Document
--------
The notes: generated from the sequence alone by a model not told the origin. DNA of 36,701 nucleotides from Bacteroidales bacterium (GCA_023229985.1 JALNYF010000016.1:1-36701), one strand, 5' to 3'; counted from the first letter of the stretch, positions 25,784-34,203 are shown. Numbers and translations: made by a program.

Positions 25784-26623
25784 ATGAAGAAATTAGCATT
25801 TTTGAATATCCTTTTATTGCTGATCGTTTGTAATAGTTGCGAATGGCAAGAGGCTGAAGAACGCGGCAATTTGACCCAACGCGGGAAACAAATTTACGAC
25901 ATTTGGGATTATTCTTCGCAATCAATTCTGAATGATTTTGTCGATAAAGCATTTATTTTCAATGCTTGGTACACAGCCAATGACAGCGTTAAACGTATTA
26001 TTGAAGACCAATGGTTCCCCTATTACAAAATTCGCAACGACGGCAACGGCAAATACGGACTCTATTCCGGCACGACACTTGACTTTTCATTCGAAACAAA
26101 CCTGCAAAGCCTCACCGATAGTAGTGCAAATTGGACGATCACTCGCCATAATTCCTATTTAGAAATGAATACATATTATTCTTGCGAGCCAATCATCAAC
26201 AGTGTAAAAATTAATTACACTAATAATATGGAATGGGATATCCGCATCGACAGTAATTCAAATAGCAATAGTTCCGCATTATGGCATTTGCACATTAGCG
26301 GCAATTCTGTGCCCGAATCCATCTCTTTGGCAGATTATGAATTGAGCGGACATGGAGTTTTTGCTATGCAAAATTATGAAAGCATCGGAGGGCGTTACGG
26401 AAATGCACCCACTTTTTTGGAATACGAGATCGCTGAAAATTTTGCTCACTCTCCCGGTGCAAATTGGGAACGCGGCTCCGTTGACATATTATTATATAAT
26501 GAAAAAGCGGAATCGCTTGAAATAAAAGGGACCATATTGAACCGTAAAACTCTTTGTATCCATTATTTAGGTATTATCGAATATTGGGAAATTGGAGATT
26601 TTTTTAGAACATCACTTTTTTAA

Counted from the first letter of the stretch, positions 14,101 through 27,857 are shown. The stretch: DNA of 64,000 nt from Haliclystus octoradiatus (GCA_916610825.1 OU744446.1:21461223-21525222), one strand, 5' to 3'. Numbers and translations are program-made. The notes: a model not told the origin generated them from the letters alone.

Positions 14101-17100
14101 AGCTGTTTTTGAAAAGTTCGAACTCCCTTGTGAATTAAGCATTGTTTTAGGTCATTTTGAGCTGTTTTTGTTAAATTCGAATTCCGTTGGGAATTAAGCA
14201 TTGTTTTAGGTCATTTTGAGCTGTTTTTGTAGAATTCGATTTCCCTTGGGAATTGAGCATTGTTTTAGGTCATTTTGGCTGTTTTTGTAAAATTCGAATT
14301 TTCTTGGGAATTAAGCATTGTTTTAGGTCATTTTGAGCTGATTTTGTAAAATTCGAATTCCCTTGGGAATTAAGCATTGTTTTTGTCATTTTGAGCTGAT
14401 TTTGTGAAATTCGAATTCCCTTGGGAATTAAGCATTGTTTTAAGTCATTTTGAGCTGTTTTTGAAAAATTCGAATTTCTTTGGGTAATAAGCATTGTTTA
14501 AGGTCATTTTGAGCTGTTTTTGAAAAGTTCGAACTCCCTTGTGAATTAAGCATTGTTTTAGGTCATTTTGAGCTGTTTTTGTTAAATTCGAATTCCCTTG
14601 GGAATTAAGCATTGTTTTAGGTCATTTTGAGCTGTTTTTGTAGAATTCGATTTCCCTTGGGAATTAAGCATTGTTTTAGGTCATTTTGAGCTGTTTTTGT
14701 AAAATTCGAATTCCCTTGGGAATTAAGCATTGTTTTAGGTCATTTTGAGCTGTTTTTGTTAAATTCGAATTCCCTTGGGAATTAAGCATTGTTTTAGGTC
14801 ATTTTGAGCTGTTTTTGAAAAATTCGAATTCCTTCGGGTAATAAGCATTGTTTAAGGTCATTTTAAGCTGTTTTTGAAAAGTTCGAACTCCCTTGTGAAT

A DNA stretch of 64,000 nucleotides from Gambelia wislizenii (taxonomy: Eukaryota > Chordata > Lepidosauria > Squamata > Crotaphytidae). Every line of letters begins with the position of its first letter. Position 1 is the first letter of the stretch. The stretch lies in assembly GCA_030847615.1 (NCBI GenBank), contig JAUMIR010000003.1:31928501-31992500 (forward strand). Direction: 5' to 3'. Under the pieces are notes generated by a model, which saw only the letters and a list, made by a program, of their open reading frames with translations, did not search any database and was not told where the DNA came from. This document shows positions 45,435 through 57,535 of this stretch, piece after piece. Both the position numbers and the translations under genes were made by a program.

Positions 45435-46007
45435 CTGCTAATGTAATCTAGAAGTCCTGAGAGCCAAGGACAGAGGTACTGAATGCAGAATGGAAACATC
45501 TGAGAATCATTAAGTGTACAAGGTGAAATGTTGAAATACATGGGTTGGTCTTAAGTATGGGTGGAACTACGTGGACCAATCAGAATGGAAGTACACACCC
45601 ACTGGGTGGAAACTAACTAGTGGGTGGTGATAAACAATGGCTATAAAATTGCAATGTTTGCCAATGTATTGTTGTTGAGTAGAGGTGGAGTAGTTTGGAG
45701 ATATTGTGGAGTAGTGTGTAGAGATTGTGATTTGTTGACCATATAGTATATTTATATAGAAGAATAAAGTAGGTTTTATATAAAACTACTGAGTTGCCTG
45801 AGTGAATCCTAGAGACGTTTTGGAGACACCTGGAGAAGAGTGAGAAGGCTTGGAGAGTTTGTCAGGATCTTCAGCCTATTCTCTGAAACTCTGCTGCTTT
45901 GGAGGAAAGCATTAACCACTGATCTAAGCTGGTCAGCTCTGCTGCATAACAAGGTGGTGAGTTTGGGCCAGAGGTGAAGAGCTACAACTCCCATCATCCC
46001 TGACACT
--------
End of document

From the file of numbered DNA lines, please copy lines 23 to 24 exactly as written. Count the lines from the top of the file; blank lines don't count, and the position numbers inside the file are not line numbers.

A DNA stretch of 64,000 nucleotides from Gambelia wislizenii (taxonomy: Eukaryota > Chordata > Lepidosauria > Squamata > Crotaphytidae). Every line of letters begins with the position of its first letter. Position 1 is the first letter of the stretch. The stretch lies in assembly GCA_030847615.1 (NCBI GenBank), contig JAUMIR010000003.1:31928501-31992500 (forward strand). Direction: 5' to 3'. Under the pieces are notes generated by a model, which saw only the letters and a list, made by a program, of their open reading frames with translations, did not search any database and was not told where the DNA came from. This document shows positions 45,435 through 57,535 of this stretch, piece after piece. Both the position numbers and the translations under genes were made by a program.

Positions 45435-46007